Serve first, last, and always.MJ Dickinson
Service. What thoughts and feelings does that word evoke for you? Waiting tables or working retail? Volunteering at a soup kitchen? Community service mandated by the court?
Unfortunately, service often gets a bad rap in our self-focused culture. We tend to think of it as a chore, obligation or punishment. But what if we flipped the script and made service a way of life that guides our every thought, word and action?
Adopting a “serve first, last, and always” mindset can profoundly impact our lives and world for the better. Read on as we explore the magical benefits of service and provide tips to make it your new lifestyle.
Why We Resist Service
Before diving into the virtues of service, let’s look at why it goes against human nature:
We’re wired to put ourselves first. Our primitive brains are programmed for individual survival above all else. Taking care of others can seem like an unnecessary expenditure of our limited time and energy.
We expect immediate payoff. Service requires investing without expectation of reward. Our fast-paced society wants quick gains and instant gratification. Slowing down to serve others can seem like a waste if we don’t see an immediate benefit.
We crave recognition. Serving anonymously feels pointless when we don’t get acknowledged. We want to be praised and validated for our efforts.
We’re taught it’s weakness. Messages in our culture, like “Nice guys finish last” and “The squeaky wheel gets the grease” imply service is for saps. Standing up for yourself is valued over lifting others up.
We’re burnt out and depleted. When we’re running on empty, taking care of others feels draining instead of energizing. We yearn to withdraw and recuperate instead of expending more effort.
These forces combine to make service unappealing. But if we can overcome our instincts and conditioning, service can become an incredible source of fulfillment and joy. Here’s why…
The Benefits of Adopting a “Serve First” Mentality
Serving first simply means approaching situations with the intent: “How can I add value here?” Before considering your own needs, look for opportunities to support others.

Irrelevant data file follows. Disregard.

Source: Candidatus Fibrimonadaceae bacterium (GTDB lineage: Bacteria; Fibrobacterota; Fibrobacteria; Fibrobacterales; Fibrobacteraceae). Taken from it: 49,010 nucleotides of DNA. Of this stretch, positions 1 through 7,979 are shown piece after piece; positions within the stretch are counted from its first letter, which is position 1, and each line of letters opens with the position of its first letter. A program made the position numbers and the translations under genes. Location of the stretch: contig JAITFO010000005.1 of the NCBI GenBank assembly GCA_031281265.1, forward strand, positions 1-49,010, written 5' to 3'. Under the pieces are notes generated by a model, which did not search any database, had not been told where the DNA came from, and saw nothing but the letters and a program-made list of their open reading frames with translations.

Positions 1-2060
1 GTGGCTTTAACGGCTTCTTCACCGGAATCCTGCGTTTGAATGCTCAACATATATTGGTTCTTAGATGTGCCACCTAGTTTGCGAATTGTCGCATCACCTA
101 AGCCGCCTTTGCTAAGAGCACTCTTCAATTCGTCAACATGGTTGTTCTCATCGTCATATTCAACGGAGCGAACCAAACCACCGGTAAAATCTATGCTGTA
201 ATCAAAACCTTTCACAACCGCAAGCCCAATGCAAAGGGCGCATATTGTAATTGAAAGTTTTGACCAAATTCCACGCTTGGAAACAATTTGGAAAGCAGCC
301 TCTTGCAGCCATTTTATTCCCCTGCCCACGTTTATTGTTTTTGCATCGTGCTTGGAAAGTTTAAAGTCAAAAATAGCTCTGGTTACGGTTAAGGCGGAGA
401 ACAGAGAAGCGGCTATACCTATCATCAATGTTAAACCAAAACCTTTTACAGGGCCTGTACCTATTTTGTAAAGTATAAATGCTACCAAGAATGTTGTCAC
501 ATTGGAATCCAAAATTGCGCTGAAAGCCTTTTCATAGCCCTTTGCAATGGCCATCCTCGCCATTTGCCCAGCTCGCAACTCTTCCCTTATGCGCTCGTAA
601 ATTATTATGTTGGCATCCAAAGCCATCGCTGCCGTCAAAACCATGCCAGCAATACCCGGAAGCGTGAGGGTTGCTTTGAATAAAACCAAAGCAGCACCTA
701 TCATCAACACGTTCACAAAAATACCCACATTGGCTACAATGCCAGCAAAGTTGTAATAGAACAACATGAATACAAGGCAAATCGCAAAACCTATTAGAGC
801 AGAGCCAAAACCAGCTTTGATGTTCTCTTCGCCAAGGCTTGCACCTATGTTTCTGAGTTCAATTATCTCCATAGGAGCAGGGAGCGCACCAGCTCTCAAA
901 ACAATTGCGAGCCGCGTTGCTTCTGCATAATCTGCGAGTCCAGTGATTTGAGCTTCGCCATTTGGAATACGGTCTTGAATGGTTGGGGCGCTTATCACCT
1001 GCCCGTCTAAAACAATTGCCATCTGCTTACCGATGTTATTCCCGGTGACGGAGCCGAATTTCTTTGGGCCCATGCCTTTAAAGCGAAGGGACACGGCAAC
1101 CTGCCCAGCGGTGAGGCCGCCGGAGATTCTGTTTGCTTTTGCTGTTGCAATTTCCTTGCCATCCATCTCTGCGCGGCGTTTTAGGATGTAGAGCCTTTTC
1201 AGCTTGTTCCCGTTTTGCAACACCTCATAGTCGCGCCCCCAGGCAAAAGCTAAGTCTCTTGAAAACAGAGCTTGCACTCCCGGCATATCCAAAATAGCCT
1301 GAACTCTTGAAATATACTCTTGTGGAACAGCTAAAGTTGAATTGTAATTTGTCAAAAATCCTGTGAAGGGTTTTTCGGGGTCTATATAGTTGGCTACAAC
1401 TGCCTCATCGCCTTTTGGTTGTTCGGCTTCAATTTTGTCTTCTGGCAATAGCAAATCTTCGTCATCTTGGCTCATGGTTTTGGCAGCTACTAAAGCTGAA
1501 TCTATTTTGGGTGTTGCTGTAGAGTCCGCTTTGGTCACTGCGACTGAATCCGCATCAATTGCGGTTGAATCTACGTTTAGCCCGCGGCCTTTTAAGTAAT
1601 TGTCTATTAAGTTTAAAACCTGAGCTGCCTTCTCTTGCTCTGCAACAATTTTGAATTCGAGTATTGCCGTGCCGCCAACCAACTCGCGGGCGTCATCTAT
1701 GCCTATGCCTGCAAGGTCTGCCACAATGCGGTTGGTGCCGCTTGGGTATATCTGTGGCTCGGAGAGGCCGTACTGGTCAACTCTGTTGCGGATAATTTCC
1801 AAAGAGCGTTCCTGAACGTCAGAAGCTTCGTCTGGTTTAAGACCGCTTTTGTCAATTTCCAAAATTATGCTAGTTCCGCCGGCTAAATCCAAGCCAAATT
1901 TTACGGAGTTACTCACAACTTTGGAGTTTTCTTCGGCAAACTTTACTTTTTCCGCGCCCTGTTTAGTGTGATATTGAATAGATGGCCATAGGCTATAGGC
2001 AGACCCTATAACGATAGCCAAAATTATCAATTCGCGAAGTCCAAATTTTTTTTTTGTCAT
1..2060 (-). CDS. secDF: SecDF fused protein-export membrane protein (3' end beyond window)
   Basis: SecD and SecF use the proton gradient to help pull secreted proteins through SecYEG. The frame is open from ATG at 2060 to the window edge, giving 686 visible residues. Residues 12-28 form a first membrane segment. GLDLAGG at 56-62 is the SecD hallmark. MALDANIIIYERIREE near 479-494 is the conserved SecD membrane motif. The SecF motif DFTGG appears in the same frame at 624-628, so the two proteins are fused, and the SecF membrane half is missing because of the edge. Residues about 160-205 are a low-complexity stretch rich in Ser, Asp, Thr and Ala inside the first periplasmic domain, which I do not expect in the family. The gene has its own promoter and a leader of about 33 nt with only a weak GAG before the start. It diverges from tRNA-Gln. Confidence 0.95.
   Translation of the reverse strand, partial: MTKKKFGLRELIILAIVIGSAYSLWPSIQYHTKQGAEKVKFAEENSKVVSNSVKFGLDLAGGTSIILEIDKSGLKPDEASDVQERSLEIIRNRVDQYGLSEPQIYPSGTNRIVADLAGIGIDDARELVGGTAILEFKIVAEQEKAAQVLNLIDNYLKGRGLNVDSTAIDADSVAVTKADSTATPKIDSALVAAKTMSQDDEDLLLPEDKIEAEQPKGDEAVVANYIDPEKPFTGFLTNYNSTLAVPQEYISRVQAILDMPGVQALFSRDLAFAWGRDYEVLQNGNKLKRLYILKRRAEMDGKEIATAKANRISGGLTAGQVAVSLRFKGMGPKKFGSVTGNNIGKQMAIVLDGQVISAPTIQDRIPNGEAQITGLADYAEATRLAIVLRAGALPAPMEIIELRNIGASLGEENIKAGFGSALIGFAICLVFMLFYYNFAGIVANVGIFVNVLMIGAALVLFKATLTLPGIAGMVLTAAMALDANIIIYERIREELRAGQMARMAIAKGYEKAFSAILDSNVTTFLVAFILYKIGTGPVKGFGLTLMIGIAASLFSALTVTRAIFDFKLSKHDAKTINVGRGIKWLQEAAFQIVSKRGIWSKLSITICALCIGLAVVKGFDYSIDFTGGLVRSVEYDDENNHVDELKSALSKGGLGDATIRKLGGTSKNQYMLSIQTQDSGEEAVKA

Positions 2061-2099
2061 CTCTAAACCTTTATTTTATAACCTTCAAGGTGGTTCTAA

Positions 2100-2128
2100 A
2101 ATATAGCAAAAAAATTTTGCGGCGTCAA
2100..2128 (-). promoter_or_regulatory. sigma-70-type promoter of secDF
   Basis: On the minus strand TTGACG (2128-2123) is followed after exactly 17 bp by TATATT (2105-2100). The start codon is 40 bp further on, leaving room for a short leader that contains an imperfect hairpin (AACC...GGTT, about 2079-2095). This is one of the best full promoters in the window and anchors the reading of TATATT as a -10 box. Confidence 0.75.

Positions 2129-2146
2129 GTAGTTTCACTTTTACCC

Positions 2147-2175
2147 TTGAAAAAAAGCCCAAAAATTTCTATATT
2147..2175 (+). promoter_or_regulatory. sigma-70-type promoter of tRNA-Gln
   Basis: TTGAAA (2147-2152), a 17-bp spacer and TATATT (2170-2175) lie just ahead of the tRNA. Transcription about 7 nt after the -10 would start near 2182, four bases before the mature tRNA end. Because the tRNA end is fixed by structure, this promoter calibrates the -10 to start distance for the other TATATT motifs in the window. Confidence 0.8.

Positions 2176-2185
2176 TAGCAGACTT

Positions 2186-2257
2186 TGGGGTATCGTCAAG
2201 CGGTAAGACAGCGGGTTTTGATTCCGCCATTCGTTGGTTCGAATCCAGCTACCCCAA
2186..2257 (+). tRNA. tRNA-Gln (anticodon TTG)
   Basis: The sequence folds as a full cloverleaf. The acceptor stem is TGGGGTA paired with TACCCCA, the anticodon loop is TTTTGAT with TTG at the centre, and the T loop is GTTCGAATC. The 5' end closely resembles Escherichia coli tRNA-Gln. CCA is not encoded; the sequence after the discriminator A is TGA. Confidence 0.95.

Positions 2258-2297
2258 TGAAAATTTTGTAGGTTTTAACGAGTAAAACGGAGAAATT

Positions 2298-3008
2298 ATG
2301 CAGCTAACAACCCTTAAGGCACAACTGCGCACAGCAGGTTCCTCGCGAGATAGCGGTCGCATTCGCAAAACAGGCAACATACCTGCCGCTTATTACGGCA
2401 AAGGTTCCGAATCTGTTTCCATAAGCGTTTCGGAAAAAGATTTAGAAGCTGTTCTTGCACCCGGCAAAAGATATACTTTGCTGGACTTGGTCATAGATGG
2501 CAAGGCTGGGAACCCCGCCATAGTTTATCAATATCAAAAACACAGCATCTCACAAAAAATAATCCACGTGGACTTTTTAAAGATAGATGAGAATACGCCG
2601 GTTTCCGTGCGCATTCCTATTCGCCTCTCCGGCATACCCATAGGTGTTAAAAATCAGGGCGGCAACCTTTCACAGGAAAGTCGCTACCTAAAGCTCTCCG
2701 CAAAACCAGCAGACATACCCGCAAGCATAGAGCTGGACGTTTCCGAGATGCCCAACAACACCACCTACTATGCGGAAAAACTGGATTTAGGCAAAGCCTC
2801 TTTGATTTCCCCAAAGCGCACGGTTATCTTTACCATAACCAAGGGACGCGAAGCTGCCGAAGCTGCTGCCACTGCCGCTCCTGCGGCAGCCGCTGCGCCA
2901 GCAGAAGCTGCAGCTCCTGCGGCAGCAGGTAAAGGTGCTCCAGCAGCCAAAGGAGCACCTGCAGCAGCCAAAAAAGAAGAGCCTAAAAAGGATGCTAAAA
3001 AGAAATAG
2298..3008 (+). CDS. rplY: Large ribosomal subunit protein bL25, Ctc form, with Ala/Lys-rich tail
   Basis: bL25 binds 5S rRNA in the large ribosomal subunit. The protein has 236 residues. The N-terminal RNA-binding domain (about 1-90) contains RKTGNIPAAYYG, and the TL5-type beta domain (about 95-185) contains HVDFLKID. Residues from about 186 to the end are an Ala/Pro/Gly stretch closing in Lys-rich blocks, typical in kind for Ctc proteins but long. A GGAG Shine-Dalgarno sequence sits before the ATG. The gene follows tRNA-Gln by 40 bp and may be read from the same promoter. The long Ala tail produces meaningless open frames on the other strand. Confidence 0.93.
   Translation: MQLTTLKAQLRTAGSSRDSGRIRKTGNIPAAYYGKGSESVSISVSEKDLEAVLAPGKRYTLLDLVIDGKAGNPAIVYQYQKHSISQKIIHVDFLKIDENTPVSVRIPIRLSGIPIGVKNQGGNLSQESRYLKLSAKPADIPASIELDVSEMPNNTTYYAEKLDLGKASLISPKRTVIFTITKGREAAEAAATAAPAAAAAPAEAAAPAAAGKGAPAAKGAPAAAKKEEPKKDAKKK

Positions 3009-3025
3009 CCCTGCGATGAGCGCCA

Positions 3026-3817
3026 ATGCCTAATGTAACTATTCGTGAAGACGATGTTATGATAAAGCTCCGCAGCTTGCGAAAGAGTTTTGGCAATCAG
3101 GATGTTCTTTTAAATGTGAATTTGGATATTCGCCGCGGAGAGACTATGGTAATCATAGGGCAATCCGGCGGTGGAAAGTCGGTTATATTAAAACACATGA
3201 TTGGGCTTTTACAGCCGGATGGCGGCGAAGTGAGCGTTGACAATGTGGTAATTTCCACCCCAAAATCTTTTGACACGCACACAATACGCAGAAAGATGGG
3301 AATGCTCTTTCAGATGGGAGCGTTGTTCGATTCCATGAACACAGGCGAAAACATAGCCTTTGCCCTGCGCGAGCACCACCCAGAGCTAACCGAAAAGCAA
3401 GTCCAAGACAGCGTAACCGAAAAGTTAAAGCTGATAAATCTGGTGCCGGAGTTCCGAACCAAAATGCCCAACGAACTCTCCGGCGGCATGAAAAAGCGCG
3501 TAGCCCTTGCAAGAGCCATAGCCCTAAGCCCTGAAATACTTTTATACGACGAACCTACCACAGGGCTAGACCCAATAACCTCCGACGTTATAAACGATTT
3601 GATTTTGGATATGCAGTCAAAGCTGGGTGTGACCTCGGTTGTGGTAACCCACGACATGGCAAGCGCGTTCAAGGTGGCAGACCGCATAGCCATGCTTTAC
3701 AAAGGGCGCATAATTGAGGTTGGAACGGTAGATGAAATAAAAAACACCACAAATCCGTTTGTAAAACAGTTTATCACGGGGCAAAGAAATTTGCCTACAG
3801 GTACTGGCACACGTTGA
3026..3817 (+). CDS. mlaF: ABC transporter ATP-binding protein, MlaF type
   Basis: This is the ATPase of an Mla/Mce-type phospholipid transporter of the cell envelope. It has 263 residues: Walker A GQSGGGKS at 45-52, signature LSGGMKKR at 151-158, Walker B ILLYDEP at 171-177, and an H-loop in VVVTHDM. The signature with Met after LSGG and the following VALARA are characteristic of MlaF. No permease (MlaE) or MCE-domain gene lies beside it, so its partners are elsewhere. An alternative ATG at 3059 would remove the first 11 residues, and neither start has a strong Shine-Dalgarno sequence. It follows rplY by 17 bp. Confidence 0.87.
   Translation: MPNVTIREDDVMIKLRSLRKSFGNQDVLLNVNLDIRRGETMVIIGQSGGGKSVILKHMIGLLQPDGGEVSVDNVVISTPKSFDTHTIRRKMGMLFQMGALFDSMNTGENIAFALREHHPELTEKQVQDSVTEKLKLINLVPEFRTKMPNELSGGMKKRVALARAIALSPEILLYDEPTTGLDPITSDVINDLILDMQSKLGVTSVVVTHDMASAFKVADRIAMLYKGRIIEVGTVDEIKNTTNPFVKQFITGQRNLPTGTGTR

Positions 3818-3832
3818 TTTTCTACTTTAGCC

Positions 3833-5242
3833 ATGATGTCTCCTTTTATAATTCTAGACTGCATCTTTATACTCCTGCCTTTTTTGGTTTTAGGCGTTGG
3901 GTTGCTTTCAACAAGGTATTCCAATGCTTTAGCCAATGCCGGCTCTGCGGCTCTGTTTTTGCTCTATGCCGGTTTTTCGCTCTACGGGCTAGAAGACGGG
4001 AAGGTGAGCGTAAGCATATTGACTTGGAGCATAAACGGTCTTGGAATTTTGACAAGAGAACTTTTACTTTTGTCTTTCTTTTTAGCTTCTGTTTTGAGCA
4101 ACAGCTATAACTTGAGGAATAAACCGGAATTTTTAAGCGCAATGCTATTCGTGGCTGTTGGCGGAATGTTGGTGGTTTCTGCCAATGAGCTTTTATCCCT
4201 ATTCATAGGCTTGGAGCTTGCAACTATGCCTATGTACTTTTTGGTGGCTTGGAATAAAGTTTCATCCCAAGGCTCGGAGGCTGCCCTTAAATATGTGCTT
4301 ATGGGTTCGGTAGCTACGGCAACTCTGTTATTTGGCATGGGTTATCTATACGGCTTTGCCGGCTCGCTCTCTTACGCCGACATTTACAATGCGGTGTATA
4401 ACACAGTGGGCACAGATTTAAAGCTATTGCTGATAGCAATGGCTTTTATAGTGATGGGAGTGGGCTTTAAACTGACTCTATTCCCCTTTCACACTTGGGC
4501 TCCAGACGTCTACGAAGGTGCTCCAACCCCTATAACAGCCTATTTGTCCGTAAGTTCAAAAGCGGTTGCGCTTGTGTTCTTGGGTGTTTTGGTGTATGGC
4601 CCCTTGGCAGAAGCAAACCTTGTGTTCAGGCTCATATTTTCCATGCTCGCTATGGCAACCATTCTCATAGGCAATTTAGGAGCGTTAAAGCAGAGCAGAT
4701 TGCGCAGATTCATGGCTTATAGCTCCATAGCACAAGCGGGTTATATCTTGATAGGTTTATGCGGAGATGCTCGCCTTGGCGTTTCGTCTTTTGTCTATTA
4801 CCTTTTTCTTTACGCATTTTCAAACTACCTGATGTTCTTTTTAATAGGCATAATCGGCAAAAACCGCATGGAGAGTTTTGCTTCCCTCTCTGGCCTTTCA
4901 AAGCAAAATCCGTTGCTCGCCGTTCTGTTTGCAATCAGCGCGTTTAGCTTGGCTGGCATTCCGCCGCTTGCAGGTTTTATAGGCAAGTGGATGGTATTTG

This serve first mindset can reframe any interaction from mundane to meaningful. Imagine if we brought this intention to everyday exchanges, like:
- The barista who makes your morning coffee
- The airline attendant who checks your bag
- The clerk who rings up your groceries
- The stranger who grabs the door as you’re entering a building
What if you sincerely tried to brighten their day through small acts of service? You could compliment the barista’s cool tattoo. Ask the airline attendant how their day is going and really listen when they answer. Slip an uplifting note in with your payment to the clerk. Hold the door open for the next person following you inside.
These simple gestures seem trivial. But when done with intention, they can uplift others’ spirits and create a chain reaction of positivity.
Even more importantly, serving first gets us outside of our own head. Rather than obsessing over our own needs and problems, we become present to others’ humanity. Serving first reminds us we’re all in this together.
Studies show that givers experience surprising benefits including:
- Increased happiness and life satisfaction
- Improved physical and mental health
- Enhanced empathy and emotional intelligence
- Deeper connections and sense of belonging
Next time you’re feeling low, try volunteering at a shelter or baking cookies for an elderly neighbour. Watch your mood lift as you shift focus from your own worries to alleviating others’ suffering.
Serving first transforms not just those we serve, but ourselves. It reorients us from selfishness to selflessness and fills our soul with purpose.
So how do we make this serve first mentality a habit when it runs counter to so many of our natural impulses?
Applying Serve First in Your Workplace
Bringing a spirit of service into your workplace can profoundly impact company culture and team dynamics for the better. But it requires overcoming the natural inclination to focus on our own career advancement first.